As the worst Ebola outbreak in history unfolds in West Africa, The Post's Joel Achenbach explains how the deadly virus wreaks havoc on the human body. (Davin Coburn/The Washington Post)

The number of Ebola cases in West Africa could quadruple to more than 20,000 by early November in the absence of monumental efforts to slow the rate of transmission, according to a team of researchers working for the World Health Organization.

The report, outlined Tuesday in the New England Journal of Medicine, also argues that if the disease isn’t adequately contained, it could become endemic among the populations in countries hardest hit by the outbreak — Guinea, Sierra Leone and Liberia.

“Without drastic improvements in control measures,” researchers say, “the numbers and cases and deaths from [Ebola] are expected to continue increasing from hundreds to thousands per week in coming months.”

The latest findings come as the WHO’s official count for the outbreak has surged past 5,800 people infected and 2,800 deaths. But as the agency’s researchers acknowledge in Tuesday’s report, “the true numbers of cases and deaths are certainly higher.”

The reasons behind that rapid acceleration are clear and daunting. According to researchers, every person who gets sick in Sierra Leone infects roughly two more people. Those “reproduction” rates are lower in Guinea and Liberia, but only slightly. That means that without forceful measures to disrupt transmission of the disease, the three countries combined could be facing more than 20,000 Ebola cases by November.

Even that harrowing number could rise exponentially by the beginning of 2015, as cases of the disease are doubling nearly every two weeks in Guinea, every 24 days in Liberia and every 30 days in Sierra Leone, according to Tuesday’s report.

An estimate developed by the Centers for Disease Control and Prevention but not yet released publicly found that the Ebola epidemic could infect 500,000 people or more by January.

That projection, however, assumes no additional aid by governments and relief agencies in the meantime. But the United States recently launched a $750 million effort to establish treatment facilities in Liberia, and the United Nations Security Council voted unanimously last week to create an emergency medical mission to respond to the outbreak. In addition, the WHO is launching an effort to move infected people out of their homes into small centers that would provide at least rudimentary levels of care, in hopes of increasing survival rates and slowing the transmission of the disease.

In addition, the WHO researchers note, a handful of experimental treatments and vaccines for Ebola, while promising, are unlikely to be available soon enough or in large enough quantities to turn the disease for many months.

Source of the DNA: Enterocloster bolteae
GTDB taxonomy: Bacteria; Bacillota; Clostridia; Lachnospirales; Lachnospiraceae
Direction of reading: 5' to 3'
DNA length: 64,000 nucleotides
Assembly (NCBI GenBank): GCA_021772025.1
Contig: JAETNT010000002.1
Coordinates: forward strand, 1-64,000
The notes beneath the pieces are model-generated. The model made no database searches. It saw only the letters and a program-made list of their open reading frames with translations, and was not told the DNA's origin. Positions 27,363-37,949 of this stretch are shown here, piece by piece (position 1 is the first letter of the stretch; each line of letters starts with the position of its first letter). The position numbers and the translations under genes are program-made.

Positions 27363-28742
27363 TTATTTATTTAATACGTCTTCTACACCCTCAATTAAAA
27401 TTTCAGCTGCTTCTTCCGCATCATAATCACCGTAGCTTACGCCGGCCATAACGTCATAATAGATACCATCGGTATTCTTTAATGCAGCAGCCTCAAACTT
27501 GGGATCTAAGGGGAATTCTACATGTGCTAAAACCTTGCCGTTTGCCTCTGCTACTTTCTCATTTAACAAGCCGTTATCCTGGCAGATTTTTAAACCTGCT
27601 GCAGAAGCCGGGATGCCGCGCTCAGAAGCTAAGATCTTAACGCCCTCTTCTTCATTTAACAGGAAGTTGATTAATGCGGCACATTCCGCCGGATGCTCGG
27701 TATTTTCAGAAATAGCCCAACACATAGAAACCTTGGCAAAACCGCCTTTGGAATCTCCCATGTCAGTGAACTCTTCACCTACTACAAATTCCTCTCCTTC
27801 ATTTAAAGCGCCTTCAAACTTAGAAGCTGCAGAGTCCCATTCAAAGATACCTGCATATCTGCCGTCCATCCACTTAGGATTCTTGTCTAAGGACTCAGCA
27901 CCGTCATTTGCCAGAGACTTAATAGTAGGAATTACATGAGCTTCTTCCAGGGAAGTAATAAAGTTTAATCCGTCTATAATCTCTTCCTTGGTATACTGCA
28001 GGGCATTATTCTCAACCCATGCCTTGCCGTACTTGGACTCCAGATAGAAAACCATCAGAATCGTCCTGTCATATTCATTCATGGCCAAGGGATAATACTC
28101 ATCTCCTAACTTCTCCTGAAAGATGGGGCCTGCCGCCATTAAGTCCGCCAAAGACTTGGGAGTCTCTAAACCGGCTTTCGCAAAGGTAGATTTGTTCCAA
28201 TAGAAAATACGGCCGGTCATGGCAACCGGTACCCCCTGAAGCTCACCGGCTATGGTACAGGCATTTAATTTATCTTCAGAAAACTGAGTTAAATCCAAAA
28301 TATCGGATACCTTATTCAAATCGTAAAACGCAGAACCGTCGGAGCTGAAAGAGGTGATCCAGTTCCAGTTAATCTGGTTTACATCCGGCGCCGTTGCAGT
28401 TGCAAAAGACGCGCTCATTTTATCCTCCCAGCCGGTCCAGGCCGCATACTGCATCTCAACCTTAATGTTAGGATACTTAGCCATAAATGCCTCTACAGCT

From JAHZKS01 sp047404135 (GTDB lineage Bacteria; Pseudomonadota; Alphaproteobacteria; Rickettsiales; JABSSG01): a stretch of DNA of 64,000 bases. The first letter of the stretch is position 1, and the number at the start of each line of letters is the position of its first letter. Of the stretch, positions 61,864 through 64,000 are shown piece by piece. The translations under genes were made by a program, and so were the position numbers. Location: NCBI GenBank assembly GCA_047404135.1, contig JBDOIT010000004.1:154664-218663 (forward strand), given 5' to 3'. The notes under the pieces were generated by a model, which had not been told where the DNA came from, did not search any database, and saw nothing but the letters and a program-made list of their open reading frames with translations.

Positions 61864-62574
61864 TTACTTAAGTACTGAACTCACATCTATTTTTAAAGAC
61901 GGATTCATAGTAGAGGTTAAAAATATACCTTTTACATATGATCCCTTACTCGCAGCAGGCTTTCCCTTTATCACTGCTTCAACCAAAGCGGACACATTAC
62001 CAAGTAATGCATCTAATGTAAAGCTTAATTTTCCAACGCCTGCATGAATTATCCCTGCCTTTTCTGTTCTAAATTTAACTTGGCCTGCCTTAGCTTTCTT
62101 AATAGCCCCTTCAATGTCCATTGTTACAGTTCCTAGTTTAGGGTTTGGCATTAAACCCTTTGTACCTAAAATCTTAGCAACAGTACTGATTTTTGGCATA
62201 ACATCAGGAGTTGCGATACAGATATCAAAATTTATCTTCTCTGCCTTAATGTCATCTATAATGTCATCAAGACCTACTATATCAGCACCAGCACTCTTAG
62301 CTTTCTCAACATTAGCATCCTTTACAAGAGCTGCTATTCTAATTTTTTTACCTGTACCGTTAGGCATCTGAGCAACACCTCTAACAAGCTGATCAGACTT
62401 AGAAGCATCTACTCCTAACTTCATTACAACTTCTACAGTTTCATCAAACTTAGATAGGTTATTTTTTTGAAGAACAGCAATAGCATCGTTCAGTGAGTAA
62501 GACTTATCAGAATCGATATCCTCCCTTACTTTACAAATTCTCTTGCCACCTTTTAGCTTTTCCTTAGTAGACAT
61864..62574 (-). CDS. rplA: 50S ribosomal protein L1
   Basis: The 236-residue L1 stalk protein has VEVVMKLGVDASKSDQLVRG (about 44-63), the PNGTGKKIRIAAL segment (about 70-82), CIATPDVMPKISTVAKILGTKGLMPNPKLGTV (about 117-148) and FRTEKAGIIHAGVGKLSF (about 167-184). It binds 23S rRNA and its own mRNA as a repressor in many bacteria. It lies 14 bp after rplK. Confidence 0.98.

“For the medium term, at least, we must therefore face the possibility that [Ebola] will become endemic among the human population of West Africa, a prospect that has never previously been contemplated,” Tuesday’s report states.

The data published Tuesday also offer a clearer snapshot at the slivers of the population that have been hit hardest by Ebola. The largest swath of victims are age 15 to 44, and they are evenly divided between males and females. The fatality rate of patients with known Ebola infections stands at nearly 71 percent, researchers found.

The disease also has taken a heavy toll on health workers in Guinea, Liberia and Sierra Leone. Through Sept. 14, according to the journal report, 318 health-care workers had been infected with Ebola; 151 of them died.

In an editorial accompanying Tuesday’s NEJM report, Peter Piot, a microbiologist who helped discover the Ebola virus in 1976, and Jeremy Farrar, a tropical disease specialist and director of the Wellcome Trust, argue that containing the current outbreak will take “a massive increase in the response, way beyond what is being planned in scale and urgency.”

But they also describe another, equally troubling problem: the profound effects resulting from the disintegration of existing health-care systems in West Africa due to the ongoing Ebola crisis.

“These health effects will only worsen as the epidemic progresses,” they write. “West Africa will see much more suffering and many more deaths during childbirth and from malaria, tuberculosis, HIV-AIDS, enteric and respiratory illnesses, diabetes, cancer, cardiovascular disease, and mental health during and after the Ebola epidemic. Indeed, there is a very real danger of a complete breakdown in civic society, as desperate communities understandably lose faith in the established systems.”